The career had begun in 1944 when she was 14, playing Margaret Lockwood's sister in a film called "Give Us the Moon."
Jean Simmons was still in her teens and under contract to J. Arthur Rank as one of the beautiful starlets he liked to call his British roses (a number that later included Julie Christie) when Laurence Olivier cast her as Ophelia to his Hamlet in 1948.
She'd never acted on stage, and while she had done "Caesar and Cleopatra," "Great Expectations" and "Black Narcissus," she had no confidence that she was ready for Shakespeare, opposite England's premier acting star.
But Olivier liked what he had seen. He sent her to an acting coach, Molly Touraine, to learn the part, auditioned her to be absolutely sure she could do it, then persuaded Rank to let him borrow her.
It was an experience that could have gone either way: to the kind of failure that was to haunt Jean Seberg all her days after "Saint Joan," or, as it happened, to stunning reviews, an Academy Award nomination and a fine, long career there and here, which continues.
Jean Simmons appears Friday night in an original drama called "December Flower" on the "Great Performances" series on PBS (KCET Channel 28, 9 p.m.). She plays a young widow who, seeking a warm human connection, goes to visit an ancient, bedridden aunt she has never seen.
The aunt is played by the glorious Mona Washbourne, a frail 84-year-old portraying an even frailer 85-year-old. Washbourne was Tom Courtenay's mother in "Billy Liar" and Glenda Jackson's "lion aunt" in "Stevie." She and Simmons are, as they say, a right pair.
The old lady is being hastened to an early death on a diet of sedatives and gruel. Nothing criminal, we understand; it's just that for her rotten son (Bryan Forbes) and his icy wife, Mother's effective life is over, and the sooner it's all done, the tidier. The house can be put on the market, and won't that be a nice little packet.
Simmons has other notions--getting rid of a surly housekeeper and taking charge. The Judy Allen script is both sweet and angry, and the revitalizing of Aunt Em is wonderful to watch. The message is that there are crimes of benign neglect that may not be actionable but perhaps should be, and that the quality of a life, any life, ought to be fought for to the last trump.
Simmons has lived in the U.S. since 1950. "I woke up one morning and found that Rank had sold me to Howard Hughes." Hughes, she says, was very pleasant to her, but the films were rather dreadful and she eventually fought her way out of the contract and over to Fox.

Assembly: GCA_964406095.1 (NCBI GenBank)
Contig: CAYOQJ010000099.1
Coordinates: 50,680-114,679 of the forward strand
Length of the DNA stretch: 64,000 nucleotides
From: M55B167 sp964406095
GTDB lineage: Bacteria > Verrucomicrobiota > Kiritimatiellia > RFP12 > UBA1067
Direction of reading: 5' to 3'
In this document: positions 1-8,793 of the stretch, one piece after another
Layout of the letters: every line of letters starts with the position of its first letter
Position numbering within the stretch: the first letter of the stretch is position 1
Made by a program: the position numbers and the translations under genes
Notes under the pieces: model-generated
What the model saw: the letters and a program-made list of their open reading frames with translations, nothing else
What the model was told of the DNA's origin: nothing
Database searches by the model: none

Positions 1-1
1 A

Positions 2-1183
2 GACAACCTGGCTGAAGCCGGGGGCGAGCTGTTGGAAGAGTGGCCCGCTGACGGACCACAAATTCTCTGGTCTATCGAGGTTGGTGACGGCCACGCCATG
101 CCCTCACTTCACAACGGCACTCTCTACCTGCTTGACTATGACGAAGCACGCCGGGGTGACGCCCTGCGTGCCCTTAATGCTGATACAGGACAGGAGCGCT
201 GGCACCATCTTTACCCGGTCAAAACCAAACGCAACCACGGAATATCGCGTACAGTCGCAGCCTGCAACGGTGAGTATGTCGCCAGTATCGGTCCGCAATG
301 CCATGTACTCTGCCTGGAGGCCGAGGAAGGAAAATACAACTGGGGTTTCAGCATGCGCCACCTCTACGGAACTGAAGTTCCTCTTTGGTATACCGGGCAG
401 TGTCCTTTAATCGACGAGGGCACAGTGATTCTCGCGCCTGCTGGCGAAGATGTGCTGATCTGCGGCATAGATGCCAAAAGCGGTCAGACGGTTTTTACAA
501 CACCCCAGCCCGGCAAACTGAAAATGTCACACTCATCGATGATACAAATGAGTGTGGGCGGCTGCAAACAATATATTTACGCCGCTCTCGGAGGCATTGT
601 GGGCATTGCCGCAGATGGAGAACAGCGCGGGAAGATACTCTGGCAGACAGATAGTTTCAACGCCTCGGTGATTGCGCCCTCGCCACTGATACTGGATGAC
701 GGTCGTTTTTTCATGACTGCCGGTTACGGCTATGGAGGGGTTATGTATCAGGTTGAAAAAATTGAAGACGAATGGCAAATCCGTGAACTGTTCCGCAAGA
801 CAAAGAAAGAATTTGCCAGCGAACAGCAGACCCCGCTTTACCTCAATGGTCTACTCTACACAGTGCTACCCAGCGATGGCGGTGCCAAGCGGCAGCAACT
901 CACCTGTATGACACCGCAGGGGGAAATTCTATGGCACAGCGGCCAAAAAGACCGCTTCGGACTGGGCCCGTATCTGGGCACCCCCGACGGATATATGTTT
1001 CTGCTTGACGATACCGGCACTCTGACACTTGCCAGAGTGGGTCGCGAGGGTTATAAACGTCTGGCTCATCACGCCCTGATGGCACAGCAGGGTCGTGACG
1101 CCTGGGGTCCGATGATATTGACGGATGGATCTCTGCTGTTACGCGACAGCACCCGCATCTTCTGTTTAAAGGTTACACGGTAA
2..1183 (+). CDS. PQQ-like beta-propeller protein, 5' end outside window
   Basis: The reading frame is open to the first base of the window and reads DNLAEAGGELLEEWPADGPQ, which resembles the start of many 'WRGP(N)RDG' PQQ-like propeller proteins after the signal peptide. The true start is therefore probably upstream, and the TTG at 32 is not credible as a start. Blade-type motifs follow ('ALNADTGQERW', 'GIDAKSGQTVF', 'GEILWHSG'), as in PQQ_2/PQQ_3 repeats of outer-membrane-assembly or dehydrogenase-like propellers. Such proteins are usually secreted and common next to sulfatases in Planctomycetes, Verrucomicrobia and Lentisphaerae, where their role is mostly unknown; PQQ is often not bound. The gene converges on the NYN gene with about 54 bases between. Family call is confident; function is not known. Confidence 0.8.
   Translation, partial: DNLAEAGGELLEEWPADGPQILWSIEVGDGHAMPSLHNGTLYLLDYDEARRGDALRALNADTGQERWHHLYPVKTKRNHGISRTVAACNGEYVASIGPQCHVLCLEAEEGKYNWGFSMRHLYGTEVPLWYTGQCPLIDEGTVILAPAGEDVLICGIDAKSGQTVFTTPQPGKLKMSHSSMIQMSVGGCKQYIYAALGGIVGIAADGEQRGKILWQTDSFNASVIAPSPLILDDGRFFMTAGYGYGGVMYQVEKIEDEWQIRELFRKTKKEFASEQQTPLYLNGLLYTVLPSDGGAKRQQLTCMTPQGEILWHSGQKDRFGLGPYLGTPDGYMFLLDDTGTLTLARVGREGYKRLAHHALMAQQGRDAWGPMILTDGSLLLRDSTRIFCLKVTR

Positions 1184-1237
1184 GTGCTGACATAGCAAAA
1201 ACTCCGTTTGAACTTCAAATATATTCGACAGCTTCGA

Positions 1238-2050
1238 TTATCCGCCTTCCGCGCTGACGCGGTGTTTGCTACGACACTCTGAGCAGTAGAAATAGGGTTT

She has two daughters--Tracy, by Stewart Granger, and Kate, who is about to be married, by Richard Brooks. For the last eight years, Simmons has lived in a warmly comfortable house on a quiet curving street above Santa Monica Canyon, in company with a seigneurial black-and-white stray cat named Xerox, who has delivered no copies, to the best of anyone's knowledge.
Above the mantelpiece is an oil portrait done when she was 17 by Sir Matthew Smith, an artist better known, she says, for his buxom nudes. "He obviously didn't see that in me." He did see in her a dark, mature melancholy. "It wasn't right at the time, but I grew into it." She sighs. "Grew beyond it. I keep thinking things were five or 10 years ago. I discover they were, ahem, much longer ago than that."
She insists that she is "lazy, lazy, lazy" and has never been greatly fired with worldly ambition. Now she works as much as she wants to: "The Thorn Birds," for which she won an Emmy in 1983, and a forthcoming Perry Mason special. The "December Flower" production, a leisurely month's shoot in England, was a particular pleasure. The director was Stephen Frears, who did the current and highly regarded "My Beautiful Laundrette."
"You do makeup at 7. At 8 they serve you all sorts of fattening things, then at 9 the assistant director says, 'D'you think we might do a spot of rehearsal?' You work your fanny off all day, at 6 they pull the plug. They figure that people do have lives after shooting, and should be able to enjoy them. How civilized. None of that shooting of close-ups at midnight, when you feel just like it."
She would like to do something on stage again. She has had two quick-dying non-successes but did a three-year tour, including nine months in London, in Stephen Sondheim's "A Little Night Music." There is talk of something in San Diego.
By now she has earned the luxury of choice, of saying yes to "December Flower" and no to whatever seems dispiriting.
"We've all paid our dues," Jean Simmons says. "We've done the best we can, and here we are."